Highland Perthshire is a “stronghold” for one of Scotland’s most iconic birds.
Black grouse have suffered a national decline but their numbers have been steady in Highland Perthshire since 2002, benefiting especially from native tree planting.
Volunteers have been monitoring the population since 1990 as part of the Perthshire Black Grouse Study Group in an area from Kinloch Rannoch to Kirkmichael and Aberfeldy to Blair Atholl.
520 males were recorded in 2017, down slightly from the 559 males in 2016.
A spokesperson for the Perthshire Black Grouse Study Group said: “A slight fall in numbers is not unusual and is often due to wet weather in previous years that reduces how many chicks survive to become adults.”
There are opportunities for people to see black grouse at close quarters with RSPB Scotland, the John Muir Trust and the Highland Perthshire Communities Land Trust running dawn guided walks to see the birds near Schiehallion.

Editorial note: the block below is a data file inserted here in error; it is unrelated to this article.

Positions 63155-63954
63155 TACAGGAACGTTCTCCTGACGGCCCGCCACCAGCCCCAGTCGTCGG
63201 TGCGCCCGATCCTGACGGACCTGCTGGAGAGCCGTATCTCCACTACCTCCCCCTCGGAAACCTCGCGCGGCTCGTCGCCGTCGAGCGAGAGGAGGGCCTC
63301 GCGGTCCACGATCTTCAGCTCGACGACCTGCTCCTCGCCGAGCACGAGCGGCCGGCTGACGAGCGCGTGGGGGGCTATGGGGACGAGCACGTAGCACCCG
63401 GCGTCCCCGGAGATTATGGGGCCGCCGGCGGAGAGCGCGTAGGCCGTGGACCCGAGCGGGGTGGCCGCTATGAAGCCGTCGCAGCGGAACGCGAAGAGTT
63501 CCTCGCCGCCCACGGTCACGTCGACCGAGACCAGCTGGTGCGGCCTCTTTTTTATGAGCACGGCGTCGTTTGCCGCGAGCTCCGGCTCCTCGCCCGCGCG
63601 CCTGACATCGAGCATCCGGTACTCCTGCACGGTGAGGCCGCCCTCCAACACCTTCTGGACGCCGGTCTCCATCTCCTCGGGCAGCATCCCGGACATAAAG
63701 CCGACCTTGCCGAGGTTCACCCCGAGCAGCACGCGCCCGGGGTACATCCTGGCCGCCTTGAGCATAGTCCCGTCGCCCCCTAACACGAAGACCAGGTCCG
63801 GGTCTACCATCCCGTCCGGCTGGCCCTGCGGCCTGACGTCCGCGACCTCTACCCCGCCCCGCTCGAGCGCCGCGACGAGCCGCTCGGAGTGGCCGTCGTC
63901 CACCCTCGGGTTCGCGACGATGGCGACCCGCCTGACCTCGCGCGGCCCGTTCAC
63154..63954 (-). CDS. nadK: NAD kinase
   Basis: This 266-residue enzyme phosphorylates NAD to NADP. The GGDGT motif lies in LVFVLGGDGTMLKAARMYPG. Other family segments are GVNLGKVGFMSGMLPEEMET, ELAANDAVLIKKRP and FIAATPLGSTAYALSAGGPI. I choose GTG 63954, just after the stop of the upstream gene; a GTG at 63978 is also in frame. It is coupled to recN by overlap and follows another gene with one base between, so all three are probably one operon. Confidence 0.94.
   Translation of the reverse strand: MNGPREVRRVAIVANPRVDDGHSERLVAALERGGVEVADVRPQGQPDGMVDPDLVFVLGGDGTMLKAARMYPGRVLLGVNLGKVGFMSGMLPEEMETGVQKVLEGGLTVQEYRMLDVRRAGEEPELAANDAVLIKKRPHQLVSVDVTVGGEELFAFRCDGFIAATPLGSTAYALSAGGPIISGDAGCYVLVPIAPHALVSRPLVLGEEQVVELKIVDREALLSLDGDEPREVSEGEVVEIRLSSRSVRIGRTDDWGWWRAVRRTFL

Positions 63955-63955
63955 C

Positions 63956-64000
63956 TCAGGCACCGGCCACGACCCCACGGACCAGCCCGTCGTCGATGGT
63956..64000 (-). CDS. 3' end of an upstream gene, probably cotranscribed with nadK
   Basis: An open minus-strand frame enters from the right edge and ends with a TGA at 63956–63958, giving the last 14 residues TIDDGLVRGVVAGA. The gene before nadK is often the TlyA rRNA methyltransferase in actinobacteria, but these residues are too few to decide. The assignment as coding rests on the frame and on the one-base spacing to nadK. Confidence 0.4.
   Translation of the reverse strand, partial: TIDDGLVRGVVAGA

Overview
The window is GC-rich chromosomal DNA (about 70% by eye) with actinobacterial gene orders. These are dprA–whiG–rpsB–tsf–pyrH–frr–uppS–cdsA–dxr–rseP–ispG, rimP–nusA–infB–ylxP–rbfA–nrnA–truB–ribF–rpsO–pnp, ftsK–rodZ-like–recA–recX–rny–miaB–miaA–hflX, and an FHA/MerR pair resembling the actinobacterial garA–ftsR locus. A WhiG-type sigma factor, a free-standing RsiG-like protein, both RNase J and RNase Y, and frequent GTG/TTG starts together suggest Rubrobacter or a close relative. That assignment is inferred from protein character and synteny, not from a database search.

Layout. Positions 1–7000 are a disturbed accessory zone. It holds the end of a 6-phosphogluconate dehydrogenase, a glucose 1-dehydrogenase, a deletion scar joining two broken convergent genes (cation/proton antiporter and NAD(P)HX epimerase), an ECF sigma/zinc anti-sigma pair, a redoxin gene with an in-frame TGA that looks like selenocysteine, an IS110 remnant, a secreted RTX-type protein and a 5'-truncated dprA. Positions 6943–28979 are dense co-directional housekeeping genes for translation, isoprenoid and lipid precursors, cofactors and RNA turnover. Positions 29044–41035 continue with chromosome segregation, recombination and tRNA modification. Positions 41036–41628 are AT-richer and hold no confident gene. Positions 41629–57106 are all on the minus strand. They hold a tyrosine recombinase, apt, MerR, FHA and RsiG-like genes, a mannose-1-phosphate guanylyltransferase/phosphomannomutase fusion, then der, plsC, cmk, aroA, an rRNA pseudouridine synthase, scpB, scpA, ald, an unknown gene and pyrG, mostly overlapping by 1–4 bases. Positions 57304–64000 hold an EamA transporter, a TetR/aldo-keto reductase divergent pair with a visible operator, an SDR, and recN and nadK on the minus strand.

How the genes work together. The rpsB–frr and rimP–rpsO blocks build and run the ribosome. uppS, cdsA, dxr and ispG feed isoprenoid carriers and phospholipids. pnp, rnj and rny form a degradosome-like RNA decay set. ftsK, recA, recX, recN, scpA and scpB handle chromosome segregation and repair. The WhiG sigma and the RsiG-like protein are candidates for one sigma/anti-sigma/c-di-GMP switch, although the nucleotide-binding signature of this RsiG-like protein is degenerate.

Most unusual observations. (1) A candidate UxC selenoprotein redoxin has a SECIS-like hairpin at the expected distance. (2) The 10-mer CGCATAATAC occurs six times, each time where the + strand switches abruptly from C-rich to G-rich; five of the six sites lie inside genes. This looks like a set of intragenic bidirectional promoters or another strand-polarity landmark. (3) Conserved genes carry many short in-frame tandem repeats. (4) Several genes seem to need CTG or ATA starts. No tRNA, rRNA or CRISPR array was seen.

Claire Smith, RSPB Scotland senior conservation officer, said: “We’re really pleased that black grouse continue to do so well in Highland Perthshire thanks to the hard work and support from estates, land managers and volunteers.”
Liz Auty, Schehallion property manager for the John Muir Trust, said: “Our shared vision is for a restored, vibrant landscape that provides opportunities for wildlife to thrive, for local employment, and for people to enjoy, access and learn.”
For more information visit www.rspb.org.uk/events and search for Perth and Kinross.